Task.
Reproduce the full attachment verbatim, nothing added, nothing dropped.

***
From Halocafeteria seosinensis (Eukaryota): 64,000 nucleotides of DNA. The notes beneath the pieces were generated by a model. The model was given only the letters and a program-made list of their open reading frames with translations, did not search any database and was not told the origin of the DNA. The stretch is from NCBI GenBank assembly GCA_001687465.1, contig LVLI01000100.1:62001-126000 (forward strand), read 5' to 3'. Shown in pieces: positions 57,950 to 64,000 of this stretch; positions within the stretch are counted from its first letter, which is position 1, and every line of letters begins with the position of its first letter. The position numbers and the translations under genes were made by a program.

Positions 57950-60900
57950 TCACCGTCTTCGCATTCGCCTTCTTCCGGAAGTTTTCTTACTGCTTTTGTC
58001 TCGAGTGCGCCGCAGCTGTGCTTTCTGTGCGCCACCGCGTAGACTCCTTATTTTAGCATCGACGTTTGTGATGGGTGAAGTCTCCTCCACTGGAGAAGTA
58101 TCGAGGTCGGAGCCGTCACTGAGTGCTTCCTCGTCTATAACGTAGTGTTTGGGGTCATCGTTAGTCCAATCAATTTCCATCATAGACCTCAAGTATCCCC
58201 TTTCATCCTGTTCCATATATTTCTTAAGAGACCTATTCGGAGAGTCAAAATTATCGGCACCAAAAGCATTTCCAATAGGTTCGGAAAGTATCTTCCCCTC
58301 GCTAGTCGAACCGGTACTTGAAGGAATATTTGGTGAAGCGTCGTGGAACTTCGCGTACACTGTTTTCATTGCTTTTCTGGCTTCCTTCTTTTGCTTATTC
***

From Halocafeteria seosinensis (Eukaryota): 64,000 nucleotides of DNA. The notes beneath the pieces were generated by a model. The model was given only the letters and a program-made list of their open reading frames with translations, did not search any database and was not told the origin of the DNA. The stretch is from NCBI GenBank assembly GCA_001687465.1, contig LVLI01000100.1:62001-126000 (forward strand), read 5' to 3'. Shown in pieces: positions 57,950 to 64,000 of this stretch; positions within the stretch are counted from its first letter, which is position 1, and every line of letters begins with the position of its first letter. The position numbers and the translations under genes were made by a program.

Positions 57950-60900
57950 TCACCGTCTTCGCATTCGCCTTCTTCCGGAAGTTTTCTTACTGCTTTTGTC
58001 TCGAGTGCGCCGCAGCTGTGCTTTCTGTGCGCCACCGCGTAGACTCCTTATTTTAGCATCGACGTTTGTGATGGGTGAAGTCTCCTCCACTGGAGAAGTA
58101 TCGAGGTCGGAGCCGTCACTGAGTGCTTCCTCGTCTATAACGTAGTGTTTGGGGTCATCGTTAGTCCAATCAATTTCCATCATAGACCTCAAGTATCCCC
58201 TTTCATCCTGTTCCATATATTTCTTAAGAGACCTATTCGGAGAGTCAAAATTATCGGCACCAAAAGCATTTCCAATAGGTTCGGAAAGTATCTTCCCCTC
58301 GCTAGTCGAACCGGTACTTGAAGGAATATTTGGTGAAGCGTCGTGGAACTTCGCGTACACTGTTTTCATTGCTTTTCTGGCTTCCTTCTTTTGCTTATTC